The Good News About the Worst of the Worst

New Mexico’s dumpster-fire legislative session ended Saturday with no budget agreement between lawmakers and the governor and no noteworthy bills that promise to improve the Land of Enchantment’s dire economic/fiscal health.

But on the bright side, some truly awful pieces of legislation were not passed. Among the bullets dodged:

* Several bills, including HB 117 and SB 344, sought to hike income-tax rates.

* Multiple minimum-wage bills, including HB 27 and HB 67, would have raised the mandate to a jaw-dropping (and hyper-job-destroying) $15.00. An increase that was adopted hikes the minimum wage to $9.00 on April 1, 2018, with a lower, temporary rate allowed for trainee employees. It could be vetoed by the governor.

* HJR 2, the “brainchild” of Rep. Bill McCamley (D-Mesilla Park), would have squandered $7 billion from the Land Grant Permanent Fund on “infrastructure and energy projects,” as well as “clean energy and water technologies” and “early childhood services.”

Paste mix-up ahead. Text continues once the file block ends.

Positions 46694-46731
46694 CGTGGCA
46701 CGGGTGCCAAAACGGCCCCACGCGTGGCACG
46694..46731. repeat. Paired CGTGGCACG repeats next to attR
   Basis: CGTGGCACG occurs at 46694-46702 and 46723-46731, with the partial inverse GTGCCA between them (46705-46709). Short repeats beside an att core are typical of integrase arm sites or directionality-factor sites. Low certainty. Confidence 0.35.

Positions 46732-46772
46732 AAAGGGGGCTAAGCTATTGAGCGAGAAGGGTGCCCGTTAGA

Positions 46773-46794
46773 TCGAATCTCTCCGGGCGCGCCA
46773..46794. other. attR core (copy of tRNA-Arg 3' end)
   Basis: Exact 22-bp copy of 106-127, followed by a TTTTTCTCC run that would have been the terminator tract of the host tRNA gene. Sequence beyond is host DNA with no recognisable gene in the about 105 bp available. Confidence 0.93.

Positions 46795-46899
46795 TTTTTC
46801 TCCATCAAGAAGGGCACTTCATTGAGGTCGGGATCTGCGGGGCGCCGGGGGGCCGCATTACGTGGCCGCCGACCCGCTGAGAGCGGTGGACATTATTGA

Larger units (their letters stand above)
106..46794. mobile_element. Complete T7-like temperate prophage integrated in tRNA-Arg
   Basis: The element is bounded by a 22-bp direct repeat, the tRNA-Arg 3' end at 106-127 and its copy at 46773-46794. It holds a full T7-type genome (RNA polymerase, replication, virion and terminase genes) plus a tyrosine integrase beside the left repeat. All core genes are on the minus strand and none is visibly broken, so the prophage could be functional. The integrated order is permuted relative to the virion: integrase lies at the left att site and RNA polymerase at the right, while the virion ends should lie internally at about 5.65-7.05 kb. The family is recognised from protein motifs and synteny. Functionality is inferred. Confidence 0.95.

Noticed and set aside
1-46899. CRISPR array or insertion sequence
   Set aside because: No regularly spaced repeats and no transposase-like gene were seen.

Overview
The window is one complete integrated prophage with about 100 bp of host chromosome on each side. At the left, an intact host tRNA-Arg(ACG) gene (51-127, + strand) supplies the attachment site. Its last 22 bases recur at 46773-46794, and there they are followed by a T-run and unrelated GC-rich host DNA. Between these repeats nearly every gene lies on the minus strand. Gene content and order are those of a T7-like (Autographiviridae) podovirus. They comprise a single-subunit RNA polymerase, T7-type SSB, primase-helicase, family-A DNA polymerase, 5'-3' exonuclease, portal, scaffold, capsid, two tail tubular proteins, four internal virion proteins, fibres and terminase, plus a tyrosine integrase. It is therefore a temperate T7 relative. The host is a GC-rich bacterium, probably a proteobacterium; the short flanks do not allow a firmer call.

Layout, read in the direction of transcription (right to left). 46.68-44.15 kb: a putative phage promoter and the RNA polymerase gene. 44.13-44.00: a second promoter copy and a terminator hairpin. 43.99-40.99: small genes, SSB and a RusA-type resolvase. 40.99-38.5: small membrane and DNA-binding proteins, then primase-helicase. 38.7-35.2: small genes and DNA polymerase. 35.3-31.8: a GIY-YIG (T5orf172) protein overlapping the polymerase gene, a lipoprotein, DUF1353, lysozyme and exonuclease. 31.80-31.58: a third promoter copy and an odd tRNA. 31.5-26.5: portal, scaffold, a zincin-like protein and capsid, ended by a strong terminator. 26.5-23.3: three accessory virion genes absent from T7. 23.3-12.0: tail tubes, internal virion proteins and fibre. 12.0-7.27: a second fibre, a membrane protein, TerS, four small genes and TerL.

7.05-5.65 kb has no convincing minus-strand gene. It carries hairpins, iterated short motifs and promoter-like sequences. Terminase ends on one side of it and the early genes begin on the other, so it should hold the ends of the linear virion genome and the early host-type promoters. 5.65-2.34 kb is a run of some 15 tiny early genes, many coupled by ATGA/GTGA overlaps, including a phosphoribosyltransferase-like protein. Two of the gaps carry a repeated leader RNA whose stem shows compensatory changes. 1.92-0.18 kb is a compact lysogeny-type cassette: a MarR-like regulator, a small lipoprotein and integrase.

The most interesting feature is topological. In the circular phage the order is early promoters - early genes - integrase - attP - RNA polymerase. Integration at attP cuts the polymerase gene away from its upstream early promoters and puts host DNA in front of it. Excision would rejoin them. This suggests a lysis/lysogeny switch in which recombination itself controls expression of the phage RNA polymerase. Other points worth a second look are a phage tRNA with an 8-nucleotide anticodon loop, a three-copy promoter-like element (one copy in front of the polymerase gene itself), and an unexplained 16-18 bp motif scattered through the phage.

* The charter-school moratorium, spearheaded by Rep. Christine Trujillo (D-Albuquerque), would have squashed all applications for the important school-choice option through January 1, 2020.

* SB 42, SB 54, SB 102, and SJR 7 attempted to disenfranchise New Mexico’s residents in presidential contests by awarding the state’s Electoral College votes to the winner of the national popular vote.

Yes, the 2017 session was a disaster. But hey, it could have been worse….